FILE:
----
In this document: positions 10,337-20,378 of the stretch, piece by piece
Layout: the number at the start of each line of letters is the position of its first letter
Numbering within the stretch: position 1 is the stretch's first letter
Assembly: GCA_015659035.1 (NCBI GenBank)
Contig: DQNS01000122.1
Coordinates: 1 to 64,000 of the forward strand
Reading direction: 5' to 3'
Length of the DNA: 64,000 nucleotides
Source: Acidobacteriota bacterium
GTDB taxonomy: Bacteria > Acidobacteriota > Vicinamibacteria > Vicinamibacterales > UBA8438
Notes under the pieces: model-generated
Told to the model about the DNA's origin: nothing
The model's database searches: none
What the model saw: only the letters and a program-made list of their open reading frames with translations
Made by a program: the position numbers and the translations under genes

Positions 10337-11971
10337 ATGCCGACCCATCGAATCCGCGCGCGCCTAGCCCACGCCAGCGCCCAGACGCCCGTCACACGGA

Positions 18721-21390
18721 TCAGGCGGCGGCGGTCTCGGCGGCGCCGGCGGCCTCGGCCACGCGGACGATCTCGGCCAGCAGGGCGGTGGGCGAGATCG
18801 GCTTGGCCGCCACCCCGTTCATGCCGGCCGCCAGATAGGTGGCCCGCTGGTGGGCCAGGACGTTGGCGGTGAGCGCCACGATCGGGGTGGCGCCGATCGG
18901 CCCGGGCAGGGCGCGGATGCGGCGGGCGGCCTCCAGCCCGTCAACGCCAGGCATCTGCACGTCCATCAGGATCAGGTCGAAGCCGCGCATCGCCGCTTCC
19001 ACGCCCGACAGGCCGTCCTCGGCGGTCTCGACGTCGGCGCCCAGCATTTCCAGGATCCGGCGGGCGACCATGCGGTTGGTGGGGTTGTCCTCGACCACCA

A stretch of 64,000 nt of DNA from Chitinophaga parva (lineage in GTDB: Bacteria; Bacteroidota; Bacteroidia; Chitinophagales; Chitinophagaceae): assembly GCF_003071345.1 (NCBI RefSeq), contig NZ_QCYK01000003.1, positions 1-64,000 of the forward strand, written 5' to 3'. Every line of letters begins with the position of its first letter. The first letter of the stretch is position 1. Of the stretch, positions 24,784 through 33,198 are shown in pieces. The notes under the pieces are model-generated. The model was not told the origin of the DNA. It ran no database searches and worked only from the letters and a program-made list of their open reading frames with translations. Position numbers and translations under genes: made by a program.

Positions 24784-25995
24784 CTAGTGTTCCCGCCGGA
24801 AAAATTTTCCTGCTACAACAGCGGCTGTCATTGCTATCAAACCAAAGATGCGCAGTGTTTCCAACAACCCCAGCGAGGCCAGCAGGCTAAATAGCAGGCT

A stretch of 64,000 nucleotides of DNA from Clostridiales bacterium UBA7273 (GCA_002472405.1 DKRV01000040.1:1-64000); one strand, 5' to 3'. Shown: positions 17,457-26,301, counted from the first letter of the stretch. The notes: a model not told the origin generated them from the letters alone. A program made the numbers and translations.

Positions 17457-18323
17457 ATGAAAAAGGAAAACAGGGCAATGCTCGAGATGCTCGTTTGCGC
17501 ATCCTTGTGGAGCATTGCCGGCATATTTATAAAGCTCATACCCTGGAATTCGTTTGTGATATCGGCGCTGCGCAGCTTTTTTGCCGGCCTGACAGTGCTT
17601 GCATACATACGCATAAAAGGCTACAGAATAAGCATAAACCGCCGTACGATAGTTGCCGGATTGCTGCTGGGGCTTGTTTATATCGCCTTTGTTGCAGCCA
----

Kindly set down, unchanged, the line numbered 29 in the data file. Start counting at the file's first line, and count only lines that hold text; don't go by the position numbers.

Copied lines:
17457 ATGAAAAAGGAAAACAGGGCAATGCTCGAGATGCTCGTTTGCGC